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PM Modi, top BJP leaders term Emergency as ‘darkest chapter’ in Indian history

On the 44th anniversary of the Emergency, PM Modi paid tributes to the ‘greats who fiercely and fearlessly resisted’ it.

SNS | New Delhi |

Prime Minister Narendra Modi and other top Bharatiya Janata Party (BJP) leaders on Tuesday criticized the 19-month-long period of Emergency declared by then Prime Minister Indira Gandhi, terming it as the “darkest chapter” in the history of India.

On the 44th anniversary of the Emergency, PM Modi paid tributes to the “greats who fiercely and fearlessly resisted” it.

He added that “India’s democratic ethos successfully prevailed over an authoritarian mindset”.

PM Modi also posted a 90-second video detailing on the various aspects of Emergency, from newspapers to justice delivery, referring it as a “dark period” that trampled over democracy.

Home Minister Amit recalled the period as “when the democracy was murdered for political interests”.

In a tweet, he said, the citizens of the country were stripped of their fundamental rights and the media was banned.

Defence Minister Rajnath Singh termed the declaration of Emergency on June 25, 1975, and the incidents that followed as one of the darkest chapters in India’s history.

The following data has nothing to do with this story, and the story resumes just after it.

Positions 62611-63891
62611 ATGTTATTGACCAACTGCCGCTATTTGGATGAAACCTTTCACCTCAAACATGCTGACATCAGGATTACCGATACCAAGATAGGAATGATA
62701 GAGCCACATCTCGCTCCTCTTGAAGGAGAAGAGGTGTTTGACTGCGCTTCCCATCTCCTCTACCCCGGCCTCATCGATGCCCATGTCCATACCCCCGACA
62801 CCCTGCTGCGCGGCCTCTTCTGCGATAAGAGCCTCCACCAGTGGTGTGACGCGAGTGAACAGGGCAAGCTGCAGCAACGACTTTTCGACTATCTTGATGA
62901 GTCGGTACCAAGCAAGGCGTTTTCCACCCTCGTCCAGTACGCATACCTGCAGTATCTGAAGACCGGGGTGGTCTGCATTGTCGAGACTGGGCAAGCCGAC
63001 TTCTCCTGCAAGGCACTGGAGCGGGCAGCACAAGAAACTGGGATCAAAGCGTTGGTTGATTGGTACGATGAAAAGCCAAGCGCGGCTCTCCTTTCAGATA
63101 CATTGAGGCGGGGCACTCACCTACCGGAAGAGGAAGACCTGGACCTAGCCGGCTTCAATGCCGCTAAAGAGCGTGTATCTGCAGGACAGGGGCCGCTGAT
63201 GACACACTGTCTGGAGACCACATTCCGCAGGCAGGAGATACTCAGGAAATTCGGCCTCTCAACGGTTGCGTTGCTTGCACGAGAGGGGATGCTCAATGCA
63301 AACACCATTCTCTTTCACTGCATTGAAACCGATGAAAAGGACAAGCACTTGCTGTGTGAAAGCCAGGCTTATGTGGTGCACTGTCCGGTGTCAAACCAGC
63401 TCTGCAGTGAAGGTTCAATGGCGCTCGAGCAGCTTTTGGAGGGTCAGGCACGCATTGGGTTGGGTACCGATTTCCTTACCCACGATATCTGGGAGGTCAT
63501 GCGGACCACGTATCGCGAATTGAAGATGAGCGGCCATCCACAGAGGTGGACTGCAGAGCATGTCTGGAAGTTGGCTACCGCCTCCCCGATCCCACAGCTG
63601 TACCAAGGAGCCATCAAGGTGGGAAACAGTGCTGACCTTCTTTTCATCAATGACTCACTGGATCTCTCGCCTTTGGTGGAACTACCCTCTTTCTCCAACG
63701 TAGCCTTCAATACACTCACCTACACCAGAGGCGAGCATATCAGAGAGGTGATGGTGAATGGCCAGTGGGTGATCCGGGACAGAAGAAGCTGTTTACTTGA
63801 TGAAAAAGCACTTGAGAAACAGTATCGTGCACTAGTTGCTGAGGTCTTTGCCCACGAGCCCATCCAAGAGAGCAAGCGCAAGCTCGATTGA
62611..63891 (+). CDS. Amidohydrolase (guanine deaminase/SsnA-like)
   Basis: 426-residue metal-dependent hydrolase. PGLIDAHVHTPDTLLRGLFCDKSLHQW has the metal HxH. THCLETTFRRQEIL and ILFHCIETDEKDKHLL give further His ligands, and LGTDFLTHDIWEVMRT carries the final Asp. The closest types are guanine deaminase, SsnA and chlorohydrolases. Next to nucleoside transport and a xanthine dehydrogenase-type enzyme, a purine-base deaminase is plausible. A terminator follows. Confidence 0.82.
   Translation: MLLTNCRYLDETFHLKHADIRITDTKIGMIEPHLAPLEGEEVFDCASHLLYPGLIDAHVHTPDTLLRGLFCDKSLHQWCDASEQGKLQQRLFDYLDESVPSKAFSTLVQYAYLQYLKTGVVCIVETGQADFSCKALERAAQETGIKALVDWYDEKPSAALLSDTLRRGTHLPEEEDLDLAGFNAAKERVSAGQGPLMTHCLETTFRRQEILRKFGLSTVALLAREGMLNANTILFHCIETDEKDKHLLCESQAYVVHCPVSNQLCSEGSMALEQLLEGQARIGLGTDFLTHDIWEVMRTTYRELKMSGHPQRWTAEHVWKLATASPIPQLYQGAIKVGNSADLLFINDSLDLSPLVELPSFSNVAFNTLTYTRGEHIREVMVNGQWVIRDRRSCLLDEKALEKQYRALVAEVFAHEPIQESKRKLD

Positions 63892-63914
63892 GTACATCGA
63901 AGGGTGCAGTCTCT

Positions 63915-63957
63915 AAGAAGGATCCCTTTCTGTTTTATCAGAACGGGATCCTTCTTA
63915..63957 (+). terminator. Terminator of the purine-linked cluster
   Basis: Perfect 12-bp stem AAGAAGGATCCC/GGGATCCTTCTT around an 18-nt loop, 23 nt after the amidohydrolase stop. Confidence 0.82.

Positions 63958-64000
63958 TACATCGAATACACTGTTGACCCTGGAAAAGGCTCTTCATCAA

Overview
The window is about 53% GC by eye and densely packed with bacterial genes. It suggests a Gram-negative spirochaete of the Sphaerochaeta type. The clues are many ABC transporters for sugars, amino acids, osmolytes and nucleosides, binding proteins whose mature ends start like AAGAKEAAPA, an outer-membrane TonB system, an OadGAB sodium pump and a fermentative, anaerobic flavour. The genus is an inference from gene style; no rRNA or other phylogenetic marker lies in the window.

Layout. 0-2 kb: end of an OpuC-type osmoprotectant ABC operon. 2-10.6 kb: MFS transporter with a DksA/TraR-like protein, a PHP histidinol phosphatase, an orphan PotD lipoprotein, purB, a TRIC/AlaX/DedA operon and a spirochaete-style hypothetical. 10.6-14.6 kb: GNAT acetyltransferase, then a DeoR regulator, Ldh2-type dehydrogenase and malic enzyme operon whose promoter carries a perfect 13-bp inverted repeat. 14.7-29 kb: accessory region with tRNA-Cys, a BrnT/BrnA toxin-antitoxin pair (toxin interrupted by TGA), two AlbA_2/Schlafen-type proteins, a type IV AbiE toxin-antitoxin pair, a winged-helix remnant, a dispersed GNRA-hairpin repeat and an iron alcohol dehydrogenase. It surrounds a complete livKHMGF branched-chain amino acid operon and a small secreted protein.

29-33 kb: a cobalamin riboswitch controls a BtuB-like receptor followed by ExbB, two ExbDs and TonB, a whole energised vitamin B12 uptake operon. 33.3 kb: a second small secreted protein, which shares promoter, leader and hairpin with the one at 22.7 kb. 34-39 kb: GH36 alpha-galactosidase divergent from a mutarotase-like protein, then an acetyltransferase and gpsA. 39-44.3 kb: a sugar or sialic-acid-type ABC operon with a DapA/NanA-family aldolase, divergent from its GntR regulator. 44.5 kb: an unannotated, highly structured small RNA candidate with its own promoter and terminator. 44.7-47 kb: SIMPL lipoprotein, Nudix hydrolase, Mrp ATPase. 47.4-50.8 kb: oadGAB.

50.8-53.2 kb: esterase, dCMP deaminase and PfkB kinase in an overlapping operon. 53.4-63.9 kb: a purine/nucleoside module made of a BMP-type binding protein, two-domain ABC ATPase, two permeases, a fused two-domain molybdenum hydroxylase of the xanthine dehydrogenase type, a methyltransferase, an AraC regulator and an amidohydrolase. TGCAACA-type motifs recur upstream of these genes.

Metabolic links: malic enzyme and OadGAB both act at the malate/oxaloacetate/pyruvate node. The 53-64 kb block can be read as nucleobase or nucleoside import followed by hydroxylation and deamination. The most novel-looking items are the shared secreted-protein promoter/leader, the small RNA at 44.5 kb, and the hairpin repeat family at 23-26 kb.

BJP Working President JP Nadda took to Twitter, saying that “democracy was murdered by the Congress party on this day merely to remain in power”.

“A grateful nation remembers thousands of unsung heroes from Bhartiya Jan Sangh and RSS, who led the anti-emergency movement from the front,” he added.

“The Emergency” refers to a 19-month period from 1975 to 1977 when the then Prime Minister Indira Gandhi had declared a state of emergency across the country.

During the period, elections were suspended and civil liberties curbed.

Most of Congress’ political opponents including Morarji Desai and Atal Bihari Vajpayee were imprisoned and the press was censored.

The Emergency was one of the most controversial periods of independent India’s history.

The final decision to impose an emergency was proposed by Indira Gandhi, agreed upon by the then president of India, Fakhruddin Ali Ahmed and thereafter ratified by the cabinet and the parliament, based on the rationale that there were imminent internal and external threats to the Indian state.